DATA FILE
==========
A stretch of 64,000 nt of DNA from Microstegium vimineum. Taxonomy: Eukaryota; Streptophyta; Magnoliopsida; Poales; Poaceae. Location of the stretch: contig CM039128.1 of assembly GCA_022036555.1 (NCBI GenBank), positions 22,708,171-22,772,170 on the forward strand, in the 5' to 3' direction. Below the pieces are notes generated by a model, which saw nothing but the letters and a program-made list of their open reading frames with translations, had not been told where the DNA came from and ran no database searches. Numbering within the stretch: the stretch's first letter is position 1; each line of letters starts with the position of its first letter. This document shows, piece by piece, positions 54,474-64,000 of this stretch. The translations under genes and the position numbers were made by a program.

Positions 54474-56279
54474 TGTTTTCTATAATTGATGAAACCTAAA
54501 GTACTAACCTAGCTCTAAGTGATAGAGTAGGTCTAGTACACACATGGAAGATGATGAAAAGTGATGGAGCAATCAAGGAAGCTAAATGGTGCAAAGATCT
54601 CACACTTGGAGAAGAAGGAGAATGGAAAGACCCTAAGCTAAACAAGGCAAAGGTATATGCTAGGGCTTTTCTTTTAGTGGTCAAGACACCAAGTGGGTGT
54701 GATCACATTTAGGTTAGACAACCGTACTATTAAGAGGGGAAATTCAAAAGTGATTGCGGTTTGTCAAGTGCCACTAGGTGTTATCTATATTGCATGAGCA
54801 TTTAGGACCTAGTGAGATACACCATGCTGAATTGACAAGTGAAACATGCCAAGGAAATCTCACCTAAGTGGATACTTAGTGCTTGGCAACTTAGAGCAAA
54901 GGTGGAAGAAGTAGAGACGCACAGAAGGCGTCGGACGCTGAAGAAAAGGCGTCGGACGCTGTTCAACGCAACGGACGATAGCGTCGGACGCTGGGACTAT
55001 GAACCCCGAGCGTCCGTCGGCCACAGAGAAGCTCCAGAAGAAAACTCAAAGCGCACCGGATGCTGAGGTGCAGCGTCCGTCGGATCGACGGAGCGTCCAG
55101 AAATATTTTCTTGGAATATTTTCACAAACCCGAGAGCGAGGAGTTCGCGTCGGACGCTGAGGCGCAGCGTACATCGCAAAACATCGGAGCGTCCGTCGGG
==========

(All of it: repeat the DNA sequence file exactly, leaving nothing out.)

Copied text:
A stretch of 64,000 nt of DNA from Microstegium vimineum. Taxonomy: Eukaryota; Streptophyta; Magnoliopsida; Poales; Poaceae. Location of the stretch: contig CM039128.1 of assembly GCA_022036555.1 (NCBI GenBank), positions 22,708,171-22,772,170 on the forward strand, in the 5' to 3' direction. Below the pieces are notes generated by a model, which saw nothing but the letters and a program-made list of their open reading frames with translations, had not been told where the DNA came from and ran no database searches. Numbering within the stretch: the stretch's first letter is position 1; each line of letters starts with the position of its first letter. This document shows, piece by piece, positions 54,474-64,000 of this stretch. The translations under genes and the position numbers were made by a program.

Positions 54474-56279
54474 TGTTTTCTATAATTGATGAAACCTAAA
54501 GTACTAACCTAGCTCTAAGTGATAGAGTAGGTCTAGTACACACATGGAAGATGATGAAAAGTGATGGAGCAATCAAGGAAGCTAAATGGTGCAAAGATCT
54601 CACACTTGGAGAAGAAGGAGAATGGAAAGACCCTAAGCTAAACAAGGCAAAGGTATATGCTAGGGCTTTTCTTTTAGTGGTCAAGACACCAAGTGGGTGT
54701 GATCACATTTAGGTTAGACAACCGTACTATTAAGAGGGGAAATTCAAAAGTGATTGCGGTTTGTCAAGTGCCACTAGGTGTTATCTATATTGCATGAGCA
54801 TTTAGGACCTAGTGAGATACACCATGCTGAATTGACAAGTGAAACATGCCAAGGAAATCTCACCTAAGTGGATACTTAGTGCTTGGCAACTTAGAGCAAA
54901 GGTGGAAGAAGTAGAGACGCACAGAAGGCGTCGGACGCTGAAGAAAAGGCGTCGGACGCTGTTCAACGCAACGGACGATAGCGTCGGACGCTGGGACTAT
55001 GAACCCCGAGCGTCCGTCGGCCACAGAGAAGCTCCAGAAGAAAACTCAAAGCGCACCGGATGCTGAGGTGCAGCGTCCGTCGGATCGACGGAGCGTCCAG
55101 AAATATTTTCTTGGAATATTTTCACAAACCCGAGAGCGAGGAGTTCGCGTCGGACGCTGAGGCGCAGCGTACATCGCAAAACATCGGAGCGTCCGTCGGG